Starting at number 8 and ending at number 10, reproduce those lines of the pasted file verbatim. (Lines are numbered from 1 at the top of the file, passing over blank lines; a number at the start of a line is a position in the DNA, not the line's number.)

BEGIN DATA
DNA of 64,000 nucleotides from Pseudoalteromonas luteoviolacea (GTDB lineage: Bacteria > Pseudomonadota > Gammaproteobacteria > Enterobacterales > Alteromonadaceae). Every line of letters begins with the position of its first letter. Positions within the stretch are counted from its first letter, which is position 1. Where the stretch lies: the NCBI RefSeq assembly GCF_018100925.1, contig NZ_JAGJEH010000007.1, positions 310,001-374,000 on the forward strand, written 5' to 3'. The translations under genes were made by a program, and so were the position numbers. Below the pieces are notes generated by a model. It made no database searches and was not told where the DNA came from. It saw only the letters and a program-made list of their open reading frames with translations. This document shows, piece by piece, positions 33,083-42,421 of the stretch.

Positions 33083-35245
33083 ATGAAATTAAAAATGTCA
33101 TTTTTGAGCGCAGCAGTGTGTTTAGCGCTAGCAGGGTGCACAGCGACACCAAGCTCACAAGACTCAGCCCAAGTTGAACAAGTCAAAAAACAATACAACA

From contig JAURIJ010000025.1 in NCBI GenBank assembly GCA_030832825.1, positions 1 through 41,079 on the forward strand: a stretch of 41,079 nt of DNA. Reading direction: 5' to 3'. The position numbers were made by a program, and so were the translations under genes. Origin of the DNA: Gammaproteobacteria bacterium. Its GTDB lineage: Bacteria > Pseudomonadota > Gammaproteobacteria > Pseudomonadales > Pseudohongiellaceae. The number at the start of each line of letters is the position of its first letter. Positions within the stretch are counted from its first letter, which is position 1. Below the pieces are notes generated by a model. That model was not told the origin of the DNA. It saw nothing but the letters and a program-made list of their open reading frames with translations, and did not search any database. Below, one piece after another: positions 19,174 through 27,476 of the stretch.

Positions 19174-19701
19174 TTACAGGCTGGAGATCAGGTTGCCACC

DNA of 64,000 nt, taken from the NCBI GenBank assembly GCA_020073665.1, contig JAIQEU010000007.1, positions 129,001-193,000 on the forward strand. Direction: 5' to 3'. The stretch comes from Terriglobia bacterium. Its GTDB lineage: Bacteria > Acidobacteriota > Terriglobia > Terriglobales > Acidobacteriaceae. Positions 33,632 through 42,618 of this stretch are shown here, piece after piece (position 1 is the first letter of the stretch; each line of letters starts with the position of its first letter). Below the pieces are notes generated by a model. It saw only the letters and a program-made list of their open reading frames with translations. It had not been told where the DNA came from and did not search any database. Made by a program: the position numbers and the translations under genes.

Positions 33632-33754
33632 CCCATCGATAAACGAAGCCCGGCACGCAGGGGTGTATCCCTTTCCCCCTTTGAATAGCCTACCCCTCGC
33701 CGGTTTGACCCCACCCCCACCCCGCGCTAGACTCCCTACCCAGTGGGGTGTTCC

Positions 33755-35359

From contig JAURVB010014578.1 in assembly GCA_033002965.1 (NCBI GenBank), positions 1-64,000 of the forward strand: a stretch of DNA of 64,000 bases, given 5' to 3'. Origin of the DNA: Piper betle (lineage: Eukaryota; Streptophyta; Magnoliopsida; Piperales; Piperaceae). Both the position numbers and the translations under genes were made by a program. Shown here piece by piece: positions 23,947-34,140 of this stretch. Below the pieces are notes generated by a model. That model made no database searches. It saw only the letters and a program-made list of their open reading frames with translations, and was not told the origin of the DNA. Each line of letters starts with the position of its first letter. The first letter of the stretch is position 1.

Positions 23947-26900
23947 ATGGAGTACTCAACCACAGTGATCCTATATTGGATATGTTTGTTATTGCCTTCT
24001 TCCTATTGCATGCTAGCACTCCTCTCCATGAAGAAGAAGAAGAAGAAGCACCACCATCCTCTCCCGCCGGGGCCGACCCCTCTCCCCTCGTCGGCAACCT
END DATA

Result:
DNA of 64,000 nt, taken from the NCBI GenBank assembly GCA_020073665.1, contig JAIQEU010000007.1, positions 129,001-193,000 on the forward strand. Direction: 5' to 3'. The stretch comes from Terriglobia bacterium. Its GTDB lineage: Bacteria > Acidobacteriota > Terriglobia > Terriglobales > Acidobacteriaceae. Positions 33,632 through 42,618 of this stretch are shown here, piece after piece (position 1 is the first letter of the stretch; each line of letters starts with the position of its first letter). Below the pieces are notes generated by a model. It saw only the letters and a program-made list of their open reading frames with translations. It had not been told where the DNA came from and did not search any database. Made by a program: the position numbers and the translations under genes.

Positions 33632-33754
33632 CCCATCGATAAACGAAGCCCGGCACGCAGGGGTGTATCCCTTTCCCCCTTTGAATAGCCTACCCCTCGC